Life-changing summer camp for kids with ADHD is fun, too

Videography by Sherri McGinnis Gonzalez


“School is like one hour of play and seven hours of work. Camp’s seven hours of play and one hour of work.”

That’s what Collin Goodrich, 8, thinks of Camp STAR, a summer treatment program for children with Attention Deficit/Hyperactivity Disorder and other behavioral, emotional and social difficulties.

The seven-week camp (the name stands for Summer Treatment for ADHD and Related Issues) for ages 6 to 12 is a partnership of UIC and the Jewish Council for Youth Services. It is the only program of its kind in Illinois.

“Children with ADHD are so used to getting negative feedback from parents, teachers and peers. Camp STAR stresses positive feedback to change behavior,” said Andrea Chronis-Tuscano,  clinical associate professor of psychiatry and an internationally-recognized expert who worked with the developer of the award-winning summer treatment program.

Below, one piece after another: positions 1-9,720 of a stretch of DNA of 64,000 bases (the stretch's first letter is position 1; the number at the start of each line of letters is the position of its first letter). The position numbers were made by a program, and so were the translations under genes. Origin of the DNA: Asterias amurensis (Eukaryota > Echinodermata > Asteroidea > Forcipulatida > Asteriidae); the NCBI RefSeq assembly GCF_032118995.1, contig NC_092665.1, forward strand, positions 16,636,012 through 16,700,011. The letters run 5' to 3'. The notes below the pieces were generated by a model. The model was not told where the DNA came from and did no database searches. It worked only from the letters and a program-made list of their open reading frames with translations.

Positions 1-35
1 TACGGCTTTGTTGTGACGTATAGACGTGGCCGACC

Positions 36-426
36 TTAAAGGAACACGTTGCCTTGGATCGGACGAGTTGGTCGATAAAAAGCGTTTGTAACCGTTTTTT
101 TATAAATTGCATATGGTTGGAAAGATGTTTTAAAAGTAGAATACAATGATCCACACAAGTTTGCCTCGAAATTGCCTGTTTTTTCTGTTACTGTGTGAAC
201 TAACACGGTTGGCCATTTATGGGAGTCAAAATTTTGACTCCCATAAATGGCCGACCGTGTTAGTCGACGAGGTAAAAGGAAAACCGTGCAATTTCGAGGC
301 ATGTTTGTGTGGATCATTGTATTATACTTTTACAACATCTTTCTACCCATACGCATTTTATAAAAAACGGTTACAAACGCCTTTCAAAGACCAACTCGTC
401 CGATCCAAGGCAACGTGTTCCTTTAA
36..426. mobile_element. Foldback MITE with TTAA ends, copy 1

The comprehensive, evidence-based camp stresses social rewards and positive reinforcement through sports and recreation.

“They have fun and play games and they don’t really know they’re in structured therapy,” said Jason Goodrich, Collin’s father.

Camp STAR has been shown to improve the behavior and social functioning of children with ADHD, said Chronis-Tuscano, who also directs the ADHD program at the University of Maryland.

“It’s so rewarding to see many of the children, by the end of the summer, have had a successful experience. They feel better about themselves, they have developed friendships, and their families have acquired new skills to cope with their children’s behaviors.”

Every child receives an individual treatment plan to teach and reward social skills, improve attention and anger management, control impulsive behaviors and enhance self-esteem. The staff-to-camper ratio — one staff member for every two children — ensures that each camper gets individual attention. Camp staff are advanced graduate and undergraduate students in psychology, education, or health-related fields.

“To come all the way from England shows how great I think this program is,” said counselor Lewis Langford.

Weekly parent training sessions cover techniques to improve child behavior at home.

“We feel very empowered with Daniel to try and implement the things he’s learned in Camp STAR,” said parent Jacalyn Derengowski, whose 8-year-old son attended the program last summer.

“Camp STAR has been life-changing for Daniel, and for us.”

To sign up for next summer’s camp, call 847-814-7827.


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